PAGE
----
ISSN: 1391 - 0531
Sunday, October 01, 2006
Vol. 41 - No 18

When Lanka’s haven of herbs became the centre of research

By Dr. K. D. Paranavitana

It is a little known fact that the Dutch Hospital in Colombo once functioned as the centre of botanical studies in Sri Lanka. Therefore, it is appropriate that this article follows the ‘Dutch Hospital by the side of the harbour’ published last week.

After the Dutch took over the administration of the maritime regions of the island in 1656, the importance of studying Sri Lankan flora and fauna was highlighted especially by writers Phillipus Baldaeus in his True and exact description of the great island of Ceylon (1672) and Wouter Schouten in his Remarkable Voyage (1676). Robert Knox in his work An historical relation of Ceylon (1681) paid serious attention to the Sri Lankan herbaria.

Drawing of Cinnamon plant from Burman, 1737

“All their cures,” says Baldaeus, “consist of pure empirics and experience. They possess great written folios, which had been passed to them from their fore-fathers, to which they have added the results of their own researches. All their purgatives are administered either in pills or mixtures, which are composed of various medicinal herbs; in the case too profuse a discharge of the bowels, they advise the patient to apply a little black pepper ground with water on or about their navel. I have myself experienced this to be a sovereign remedy and it is good for all cases of Tormina Ventris or stomach troubles and for checking strong stools.” (Baldaeus, Tr. Ch. 47, p.376)

Commenting on the Sri Lankan herbs Robert Knox observes that, “The woods are their apothecaries shops, where with herbs, leaves and the rinds of trees they make all their physic and plaisters with which sometimes they will do noble cures….A neighbour of mine Chingulay, would undertake to cure a broken leg or arm by application of some herbs that grow in the woods, and that with that speed, that the broken bone after it as set should knit by the time one might boyl a pot of rice and three carrees, that is about an hour and half or two hours; and I knew a man who told me he was thus cured.” (Knox, Ch. V, p. 28)

Page from the catalogue of seeds sent to Botanical Garden in Leiden,1746.

Robert Knox, published his work An historical relation of Ceylon, in 1681 embodying his findings on the native medicinal plants. This work which was translated into Dutch in 1692 drew the attention of botanists in the Netherlands for the medicinal and exotic plants, trees, vegetables, fruits and spices of Sri Lanka.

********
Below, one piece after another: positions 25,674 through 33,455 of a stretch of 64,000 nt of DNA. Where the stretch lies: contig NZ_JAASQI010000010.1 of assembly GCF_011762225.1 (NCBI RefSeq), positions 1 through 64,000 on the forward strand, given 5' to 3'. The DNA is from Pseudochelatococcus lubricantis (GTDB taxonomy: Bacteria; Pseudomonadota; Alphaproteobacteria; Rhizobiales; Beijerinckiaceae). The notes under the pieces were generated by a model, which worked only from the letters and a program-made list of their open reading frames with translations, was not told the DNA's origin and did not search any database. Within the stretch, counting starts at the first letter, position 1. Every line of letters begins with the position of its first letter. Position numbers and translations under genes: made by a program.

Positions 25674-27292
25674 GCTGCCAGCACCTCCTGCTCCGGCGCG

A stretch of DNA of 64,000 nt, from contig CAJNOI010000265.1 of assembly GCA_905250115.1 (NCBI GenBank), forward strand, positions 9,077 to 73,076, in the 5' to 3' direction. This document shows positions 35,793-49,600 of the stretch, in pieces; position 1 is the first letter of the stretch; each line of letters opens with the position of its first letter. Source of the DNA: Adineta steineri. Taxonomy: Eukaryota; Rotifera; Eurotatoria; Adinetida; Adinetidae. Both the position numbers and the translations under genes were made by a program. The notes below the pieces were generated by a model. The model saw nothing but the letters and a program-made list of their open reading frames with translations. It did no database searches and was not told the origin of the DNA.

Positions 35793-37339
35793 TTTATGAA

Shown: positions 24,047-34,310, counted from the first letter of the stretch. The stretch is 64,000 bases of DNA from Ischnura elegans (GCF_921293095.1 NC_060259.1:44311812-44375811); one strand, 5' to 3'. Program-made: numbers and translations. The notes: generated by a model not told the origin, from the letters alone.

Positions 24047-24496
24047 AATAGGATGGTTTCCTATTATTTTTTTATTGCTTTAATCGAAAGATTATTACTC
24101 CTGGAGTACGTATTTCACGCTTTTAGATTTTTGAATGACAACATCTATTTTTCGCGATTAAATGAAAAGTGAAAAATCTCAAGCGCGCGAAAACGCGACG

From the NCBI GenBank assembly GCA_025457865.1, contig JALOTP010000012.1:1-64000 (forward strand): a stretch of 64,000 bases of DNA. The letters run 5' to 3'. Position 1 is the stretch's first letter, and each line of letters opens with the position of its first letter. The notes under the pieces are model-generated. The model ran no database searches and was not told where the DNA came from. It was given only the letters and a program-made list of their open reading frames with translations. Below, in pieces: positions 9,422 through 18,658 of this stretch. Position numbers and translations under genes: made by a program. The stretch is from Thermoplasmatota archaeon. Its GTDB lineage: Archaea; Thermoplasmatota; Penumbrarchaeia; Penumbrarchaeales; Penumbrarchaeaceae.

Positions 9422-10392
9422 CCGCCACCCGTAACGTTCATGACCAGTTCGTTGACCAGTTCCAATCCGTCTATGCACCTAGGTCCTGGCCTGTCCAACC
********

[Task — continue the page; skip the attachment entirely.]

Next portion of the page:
Quite apart from the writers referred to, the administrators were also interested in different aspects, mainly the personal and economic factors associated with Sri Lankan botanical studies. The crews of the Dutch East Indiamen generally suffered from scurvy and other shipboard diseases. For example, ten East Indiamen from the Netherlands carrying 2653 persons suffered heavy casualties and 1095 or 43% of them died before reaching Cape of Good Hope while 915 survivors were admitted to the hospital — such was the situation in the Cape in 1782. The Cape of Good Hope was then considered as the ‘Tavern of the Indian Ocean’.

The next major comfortable port of call for the seafaring Dutch population to the East was Colombo. The sailors who landed in Colombo were in need of fresh water, green vegetables and fresh meat. These contributed more to their recovery than a doctor with his medicines. Probably the increasing mortality on board during the second half of the 18th century was due to chronic ill-health of many men on the ships. Therefore, the Dutch authorities had to expand the hospital in Colombo and enhance the studies in medical herbaria to reduce the heavy cost of medicines, imported from Europe.

The first considerable report by a Dutchman on the natural science of the island was compiled by Robert Pathbrugge in 1668. He reported on the possibilities of finding iron and saltpetre and proposed improving forestry and collecting information on useful plants. A substantial contribution was also made by Hendrik Adriaan van Reede tot Drakenstein during his sojourn in Sri Lanka as the High Commissioner of the Dutch East India Company in 1685.

He became a world famous botanist after his well-known work Hortus Malabaricus (1678-1693), extending to twelve volumes dealing mainly with Asiatic flora. He inspected southern Sri Lanka in 1685 and collected plants for the botanical garden in Amsterdam. In his capacity as the High Commissioner, he issued an ordinance commanding high ranking officials to prepare an annual list of plants and seeds with their names and despatch it to the headquarters in the Netherlands.